However, Twitter can be a polarizing environment for some academics, scientists, and science communicators. This was never more evident than during the coronavirus disease 2019 (COVID-19) pandemic, where the healthcare community and world leaders effectively used Twitter to share public health information in real time [16], however, in almost equal measure, scientists countered disinformation regarding severe acute respiratory syndrome coronavirus 2 (SARS-CoV-2) health interventions [1719]. Much of this misinformation and disinformation was directed by noteworthy individuals such as Donald Trump and his associates in an effort to direct the political narrative in his favor [20] at the expense of scientists in many cases [21]. Prior to the COVID-19 pandemic, Twitter was also an effective tool to communicate health information about vaccination during the H1N1 pandemic and it was used to track disease activity and public sentiments using infodemiology [2224]. These types of activities and the ability to update the public in real time render Twitter an incredible resource to the scientific and public health community.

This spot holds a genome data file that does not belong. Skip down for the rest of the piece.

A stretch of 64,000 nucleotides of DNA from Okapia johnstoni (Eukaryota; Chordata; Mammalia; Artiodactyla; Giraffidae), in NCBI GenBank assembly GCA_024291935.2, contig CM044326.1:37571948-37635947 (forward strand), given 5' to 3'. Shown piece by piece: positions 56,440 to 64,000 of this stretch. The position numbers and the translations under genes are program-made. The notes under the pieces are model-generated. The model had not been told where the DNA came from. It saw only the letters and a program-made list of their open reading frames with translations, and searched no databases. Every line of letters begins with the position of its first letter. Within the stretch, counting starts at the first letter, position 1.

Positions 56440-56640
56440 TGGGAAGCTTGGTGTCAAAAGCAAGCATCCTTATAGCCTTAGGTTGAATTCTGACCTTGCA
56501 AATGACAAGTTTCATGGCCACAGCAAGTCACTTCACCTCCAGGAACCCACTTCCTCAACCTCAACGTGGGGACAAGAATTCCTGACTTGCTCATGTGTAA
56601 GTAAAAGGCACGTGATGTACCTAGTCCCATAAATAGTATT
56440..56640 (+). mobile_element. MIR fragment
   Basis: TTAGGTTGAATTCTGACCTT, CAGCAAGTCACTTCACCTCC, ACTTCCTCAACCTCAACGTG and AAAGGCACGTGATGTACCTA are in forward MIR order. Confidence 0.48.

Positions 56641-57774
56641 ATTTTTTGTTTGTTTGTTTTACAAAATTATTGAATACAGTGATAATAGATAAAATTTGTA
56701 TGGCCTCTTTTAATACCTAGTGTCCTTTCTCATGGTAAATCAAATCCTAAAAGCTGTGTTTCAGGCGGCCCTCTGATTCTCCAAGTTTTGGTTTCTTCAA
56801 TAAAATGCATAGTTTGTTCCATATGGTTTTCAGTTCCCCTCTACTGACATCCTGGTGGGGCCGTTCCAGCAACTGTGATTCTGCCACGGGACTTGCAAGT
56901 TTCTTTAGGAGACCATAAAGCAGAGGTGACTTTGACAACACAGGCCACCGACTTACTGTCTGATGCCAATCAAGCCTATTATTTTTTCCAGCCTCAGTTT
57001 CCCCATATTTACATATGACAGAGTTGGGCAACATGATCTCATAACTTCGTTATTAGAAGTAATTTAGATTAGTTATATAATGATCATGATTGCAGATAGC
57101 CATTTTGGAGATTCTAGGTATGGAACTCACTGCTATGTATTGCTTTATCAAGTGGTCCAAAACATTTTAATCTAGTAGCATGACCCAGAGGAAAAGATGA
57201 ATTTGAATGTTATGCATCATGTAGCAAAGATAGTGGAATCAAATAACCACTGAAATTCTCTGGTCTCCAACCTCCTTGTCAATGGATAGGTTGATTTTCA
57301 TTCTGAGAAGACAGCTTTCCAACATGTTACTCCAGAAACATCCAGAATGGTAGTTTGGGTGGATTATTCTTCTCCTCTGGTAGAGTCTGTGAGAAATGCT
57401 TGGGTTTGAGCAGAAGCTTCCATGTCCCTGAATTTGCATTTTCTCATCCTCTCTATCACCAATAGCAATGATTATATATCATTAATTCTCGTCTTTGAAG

Some of Twitter’s most turbulent times have occurred over the last year with the change of ownership of Twitter. In April 2022, Tesla and SpaceX CEO Elon Musk acquired a 9.2% stake in the company; later making an unsolicited offer to purchase the entire company for $43 billion [25]. A saga ensued, whereby Musk was later forced to buy Twitter after initially attempting to back out of a deal for $44 billion [26]. Considering Musk’s history of acquiring or founding companies focused on scientific and engineering endeavors such as Neuralink, Tesla, and SpaceX one might think scientific communication would be supported and thrive on Twitter. However, under Elon Musk’s leadership to date there has been increased antiscience rhetoric, increased misinformation, and increased hate speech on Twitter [27], some of it perpetuated by Musk himself [28]. Recently, Musk stated “My pronouns are prosecute/Fauci” in a tweet aimed at disparaging the transgender community and the Chief Medical Advisor to the President of the United States, Director of the National Institute of Allergy and Infectious Diseases (NIAID), Dr. Anthony Fauci [3, 29]. Musk has since tweeted inaccuracies multiple times regarding Dr. Fauci’s career, his handling of the pandemic, and his family [30]. On the other hand, some of the increased misinformation and anti-scientific views on Twitter have been a direct consequence of the relaxed content moderation due to Musk’s firing of staff and policy changes [31, 32], particularly regarding COVID-19 [33]. The increased negativity on Twitter and some of the tweets perpetuated by Musk were possibly the final straw for a lot of scientists and science communicators who appear to have left or threatened to leave Twitter [3].